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Toast to Tshwane’s tap water

Pretoria - Forget about buying bottled water – a glass of water from Tshwane’s taps is just as good.

Babies have died in the North West town of Bloemhof because of contaminated water causing diarrhoea, but experts have said city residents need not be concerned about the quality of the capital’s water.

File photo: Oupa Mokoena. Credit: INDEPENDENT NEWSPAPERS

For years now – and most recently in 2012 – the capital has received Blue Drop status from the Department of Water Affairs for the excellent quality of its drinking water. In fact, Gauteng boasts the best quality water in the country.

Dr Shafick Adams of the Water Research Commission said the capital city’s water is of “exceptional quality”.

People in the capital’s CBD drink spring water from the Groenkloof Nature Reserve, considered to be better than bottled water.

Every day the springs provide 16 Olympic swimming pools full of water for consumption.

As the city expanded and more municipalities were incorporated, more water was necessary so the eastern suburbs, Soshanguve and Centurion get their water from water boards.

“Water from water boards is subjected to very strict monitoring programmes to check the quality,” said Matthys Dippenaar, a hydrogeologist at the University of Pretoria.

Dippenaar wrote a book on Pretoria’s water heritage, published in June last year. He will soon document the water heritage of Joburg and Cape Town too.

“The city of Pretoria was proclaimed on November 16, 1855. Regardless of who resided in the area, the motivation for settling in the area was always the abundance of water – the Apies River and the rich springs that feed it,” he said.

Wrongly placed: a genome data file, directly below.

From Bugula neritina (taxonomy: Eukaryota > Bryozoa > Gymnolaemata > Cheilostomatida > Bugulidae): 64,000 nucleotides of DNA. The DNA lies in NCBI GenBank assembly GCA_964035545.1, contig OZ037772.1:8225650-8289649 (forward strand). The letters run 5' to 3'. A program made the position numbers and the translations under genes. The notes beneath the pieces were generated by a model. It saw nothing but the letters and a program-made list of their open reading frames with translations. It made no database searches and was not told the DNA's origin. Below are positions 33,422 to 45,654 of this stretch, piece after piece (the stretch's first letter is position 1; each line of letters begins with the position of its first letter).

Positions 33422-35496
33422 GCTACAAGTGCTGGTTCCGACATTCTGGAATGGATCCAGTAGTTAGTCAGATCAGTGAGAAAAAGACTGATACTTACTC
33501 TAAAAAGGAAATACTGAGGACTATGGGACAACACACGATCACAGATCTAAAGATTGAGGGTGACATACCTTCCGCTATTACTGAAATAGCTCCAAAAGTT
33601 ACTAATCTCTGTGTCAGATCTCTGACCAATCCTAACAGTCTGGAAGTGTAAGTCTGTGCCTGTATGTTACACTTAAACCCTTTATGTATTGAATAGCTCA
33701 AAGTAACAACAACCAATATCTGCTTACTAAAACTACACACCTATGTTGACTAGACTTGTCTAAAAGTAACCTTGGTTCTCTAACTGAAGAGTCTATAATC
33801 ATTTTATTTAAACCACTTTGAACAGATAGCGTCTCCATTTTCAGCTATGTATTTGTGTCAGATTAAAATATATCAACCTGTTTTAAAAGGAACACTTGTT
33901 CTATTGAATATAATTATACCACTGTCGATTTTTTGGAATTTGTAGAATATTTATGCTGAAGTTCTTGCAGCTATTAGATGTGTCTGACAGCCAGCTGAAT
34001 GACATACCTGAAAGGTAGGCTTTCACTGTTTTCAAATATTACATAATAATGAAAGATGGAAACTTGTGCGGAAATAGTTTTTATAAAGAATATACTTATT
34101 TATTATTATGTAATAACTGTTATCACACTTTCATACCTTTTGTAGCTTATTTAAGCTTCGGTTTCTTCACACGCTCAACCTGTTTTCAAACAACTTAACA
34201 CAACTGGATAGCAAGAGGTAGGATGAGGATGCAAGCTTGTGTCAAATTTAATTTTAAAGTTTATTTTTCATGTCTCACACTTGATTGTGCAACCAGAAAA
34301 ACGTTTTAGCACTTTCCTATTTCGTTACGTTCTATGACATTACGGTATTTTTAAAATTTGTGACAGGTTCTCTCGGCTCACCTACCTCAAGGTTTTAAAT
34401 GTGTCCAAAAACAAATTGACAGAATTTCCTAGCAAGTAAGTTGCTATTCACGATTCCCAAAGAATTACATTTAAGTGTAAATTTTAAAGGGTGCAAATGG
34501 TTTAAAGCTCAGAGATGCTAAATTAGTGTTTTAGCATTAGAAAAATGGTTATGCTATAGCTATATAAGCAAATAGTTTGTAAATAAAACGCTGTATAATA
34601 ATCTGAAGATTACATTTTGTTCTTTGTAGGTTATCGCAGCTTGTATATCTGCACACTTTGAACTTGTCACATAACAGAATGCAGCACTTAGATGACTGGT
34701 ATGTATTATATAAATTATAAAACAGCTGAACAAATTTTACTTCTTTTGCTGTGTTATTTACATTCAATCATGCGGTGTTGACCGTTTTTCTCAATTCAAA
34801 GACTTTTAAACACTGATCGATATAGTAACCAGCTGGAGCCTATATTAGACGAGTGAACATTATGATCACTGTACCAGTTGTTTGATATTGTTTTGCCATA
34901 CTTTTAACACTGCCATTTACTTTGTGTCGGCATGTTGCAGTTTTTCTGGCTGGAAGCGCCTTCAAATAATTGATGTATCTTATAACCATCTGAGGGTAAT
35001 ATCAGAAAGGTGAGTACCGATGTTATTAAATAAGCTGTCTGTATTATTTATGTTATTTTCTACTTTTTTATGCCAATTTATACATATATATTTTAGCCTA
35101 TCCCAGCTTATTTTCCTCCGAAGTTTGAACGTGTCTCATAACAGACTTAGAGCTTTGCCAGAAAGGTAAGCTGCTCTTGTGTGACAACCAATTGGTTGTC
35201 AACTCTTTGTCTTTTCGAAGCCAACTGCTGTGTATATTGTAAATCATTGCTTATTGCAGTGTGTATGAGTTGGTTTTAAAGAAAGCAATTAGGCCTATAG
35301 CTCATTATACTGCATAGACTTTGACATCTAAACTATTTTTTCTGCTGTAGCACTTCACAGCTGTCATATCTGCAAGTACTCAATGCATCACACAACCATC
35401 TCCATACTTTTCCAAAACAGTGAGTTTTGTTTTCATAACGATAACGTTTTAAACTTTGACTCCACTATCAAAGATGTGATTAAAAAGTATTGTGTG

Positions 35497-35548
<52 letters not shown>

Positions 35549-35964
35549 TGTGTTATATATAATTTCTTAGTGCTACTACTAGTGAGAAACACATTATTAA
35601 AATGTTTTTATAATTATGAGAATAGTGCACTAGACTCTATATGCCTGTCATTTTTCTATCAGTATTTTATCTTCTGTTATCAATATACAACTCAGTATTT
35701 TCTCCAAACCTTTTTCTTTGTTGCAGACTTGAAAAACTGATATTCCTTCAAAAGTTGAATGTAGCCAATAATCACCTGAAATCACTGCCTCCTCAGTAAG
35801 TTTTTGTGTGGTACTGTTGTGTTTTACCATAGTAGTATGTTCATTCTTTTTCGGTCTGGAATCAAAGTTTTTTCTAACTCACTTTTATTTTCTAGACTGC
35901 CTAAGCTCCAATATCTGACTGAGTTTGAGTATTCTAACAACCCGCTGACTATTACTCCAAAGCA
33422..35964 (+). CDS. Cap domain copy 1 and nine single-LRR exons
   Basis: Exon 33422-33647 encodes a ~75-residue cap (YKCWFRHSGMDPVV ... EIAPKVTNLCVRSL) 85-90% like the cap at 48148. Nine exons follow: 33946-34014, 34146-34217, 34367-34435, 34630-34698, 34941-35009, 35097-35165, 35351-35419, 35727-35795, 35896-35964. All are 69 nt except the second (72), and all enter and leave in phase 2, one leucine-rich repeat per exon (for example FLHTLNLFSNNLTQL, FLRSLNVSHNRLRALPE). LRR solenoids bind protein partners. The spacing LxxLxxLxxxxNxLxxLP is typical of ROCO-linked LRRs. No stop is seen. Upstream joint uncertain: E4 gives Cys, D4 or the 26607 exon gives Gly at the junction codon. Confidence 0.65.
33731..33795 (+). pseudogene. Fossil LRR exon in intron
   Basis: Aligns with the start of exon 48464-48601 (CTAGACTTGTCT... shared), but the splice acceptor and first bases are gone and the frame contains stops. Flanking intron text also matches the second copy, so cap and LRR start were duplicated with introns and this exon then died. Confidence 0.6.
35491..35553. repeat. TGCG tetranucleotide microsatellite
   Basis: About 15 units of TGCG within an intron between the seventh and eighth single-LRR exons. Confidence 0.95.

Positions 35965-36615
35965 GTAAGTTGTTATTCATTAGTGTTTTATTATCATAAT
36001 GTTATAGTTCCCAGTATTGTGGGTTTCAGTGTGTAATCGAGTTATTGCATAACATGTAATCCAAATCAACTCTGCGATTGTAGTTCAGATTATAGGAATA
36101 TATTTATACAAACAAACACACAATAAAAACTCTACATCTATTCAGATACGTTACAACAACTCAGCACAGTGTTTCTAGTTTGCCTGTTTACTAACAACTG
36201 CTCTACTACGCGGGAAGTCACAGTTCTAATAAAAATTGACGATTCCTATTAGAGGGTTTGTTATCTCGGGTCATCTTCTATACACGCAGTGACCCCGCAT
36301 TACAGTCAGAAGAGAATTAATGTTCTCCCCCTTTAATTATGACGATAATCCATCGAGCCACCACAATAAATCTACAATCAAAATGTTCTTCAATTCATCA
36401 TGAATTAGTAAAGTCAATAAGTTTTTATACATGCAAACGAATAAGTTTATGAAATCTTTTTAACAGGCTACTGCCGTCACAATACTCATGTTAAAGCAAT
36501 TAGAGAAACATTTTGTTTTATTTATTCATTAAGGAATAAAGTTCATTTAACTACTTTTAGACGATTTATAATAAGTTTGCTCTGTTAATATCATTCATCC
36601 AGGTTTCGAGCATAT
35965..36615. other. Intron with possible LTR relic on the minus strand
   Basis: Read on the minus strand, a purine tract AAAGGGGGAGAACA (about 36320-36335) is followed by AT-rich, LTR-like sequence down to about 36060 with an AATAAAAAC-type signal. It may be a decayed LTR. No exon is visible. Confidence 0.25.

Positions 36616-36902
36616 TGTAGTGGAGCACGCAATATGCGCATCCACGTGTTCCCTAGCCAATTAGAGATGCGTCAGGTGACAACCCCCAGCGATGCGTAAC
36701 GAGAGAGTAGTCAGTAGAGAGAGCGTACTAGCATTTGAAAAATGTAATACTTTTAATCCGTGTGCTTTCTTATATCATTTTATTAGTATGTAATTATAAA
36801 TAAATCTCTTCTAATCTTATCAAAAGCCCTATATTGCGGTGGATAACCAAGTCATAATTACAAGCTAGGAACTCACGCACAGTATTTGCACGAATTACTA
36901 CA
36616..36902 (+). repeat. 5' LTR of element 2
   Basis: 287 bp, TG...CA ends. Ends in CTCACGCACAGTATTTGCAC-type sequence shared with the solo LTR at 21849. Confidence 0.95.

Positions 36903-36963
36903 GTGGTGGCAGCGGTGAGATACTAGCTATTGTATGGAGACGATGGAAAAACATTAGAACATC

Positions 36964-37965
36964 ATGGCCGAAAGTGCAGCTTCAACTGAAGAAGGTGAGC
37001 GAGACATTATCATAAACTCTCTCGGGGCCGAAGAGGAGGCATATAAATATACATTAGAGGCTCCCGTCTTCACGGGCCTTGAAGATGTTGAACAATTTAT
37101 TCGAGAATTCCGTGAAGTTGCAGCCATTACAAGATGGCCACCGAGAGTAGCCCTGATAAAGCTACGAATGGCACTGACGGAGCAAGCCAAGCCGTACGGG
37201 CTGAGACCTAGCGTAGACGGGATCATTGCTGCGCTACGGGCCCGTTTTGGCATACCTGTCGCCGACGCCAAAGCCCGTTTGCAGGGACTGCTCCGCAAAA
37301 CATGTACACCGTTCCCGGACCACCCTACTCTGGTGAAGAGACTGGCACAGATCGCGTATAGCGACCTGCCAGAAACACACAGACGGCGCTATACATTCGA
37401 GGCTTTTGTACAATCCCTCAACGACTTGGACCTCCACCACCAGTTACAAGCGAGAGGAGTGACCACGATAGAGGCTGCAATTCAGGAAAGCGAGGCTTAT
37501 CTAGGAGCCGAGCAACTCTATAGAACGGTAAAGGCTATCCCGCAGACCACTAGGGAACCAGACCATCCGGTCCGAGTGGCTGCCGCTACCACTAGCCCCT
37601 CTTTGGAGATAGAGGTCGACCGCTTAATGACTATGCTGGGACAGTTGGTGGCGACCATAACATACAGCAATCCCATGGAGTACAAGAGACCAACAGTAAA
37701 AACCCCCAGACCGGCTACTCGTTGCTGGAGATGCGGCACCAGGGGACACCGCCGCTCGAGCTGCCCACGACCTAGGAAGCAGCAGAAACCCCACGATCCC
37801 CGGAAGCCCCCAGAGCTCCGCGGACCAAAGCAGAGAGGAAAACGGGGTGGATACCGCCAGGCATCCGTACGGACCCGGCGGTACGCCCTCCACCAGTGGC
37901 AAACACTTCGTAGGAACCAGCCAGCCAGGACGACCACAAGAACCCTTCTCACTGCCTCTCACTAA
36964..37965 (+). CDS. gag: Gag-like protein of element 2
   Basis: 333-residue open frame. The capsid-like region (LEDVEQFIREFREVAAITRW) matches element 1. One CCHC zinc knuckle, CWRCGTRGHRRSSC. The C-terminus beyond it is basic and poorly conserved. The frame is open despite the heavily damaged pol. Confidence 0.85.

Almost 160 years after the city was founded, the municipality requires 800 million litres of water every day for its more than 2.5 million residents.

Almost 8 percent of the required water is supplied from groundwater or springs. “Rapid population growth and the expansion of the municipality resulted in increased water demand, well exceeding the initial reserves of the springs,” Dippenaar said.

Until the 1930s spring water provided 100 percent of the city’s water needs. To this day Fountains Valley supplies the inner city with water.

“A stage was reached where additional water was required. This increase in supply was initiated through the purchase of the farm Rietvlei for the use of more natural springs. At present most of the city’s water is from the Rand Water Board,” Dippenaar said.

Groundwater, found beneath the earth, is a more desirable water source as it is less susceptible to pollution and evaporation.

“Groundwater is the reason for Pretoria’s founding,” Dippenaar said.

It is critical to protect the city’s water sources if residents want to avoid paying more for this resource or having restrictions implemented, he said.

“The city’s groundwater springs are protected in the vast Groenkloof Nature Reserve where no development is allowed, protecting the land from which these springs are replenished. In 160 years we have not run out of fountain water,” he said.

As urban development increases, the city’s water resources take strain. “The water sources are always under threat of contamination with urban development and with climate change, water availability and quality is under threat.”

Dippenaar said the metro deserves “a pat on the back” for its exceptional water quality and supply. “It is one of the biggest cities in terms of geographic area in the world and all they do is chlorinate the water before it goes to the tap. It is more natural than bottled water that we pay R15 a litre for,” he said.

“The city strives at all times to ensure water consumed by its citizens is of exceptional quality,” said council spokesman Selby Bokaba.

blue drop status

Twitter: @LalivZ

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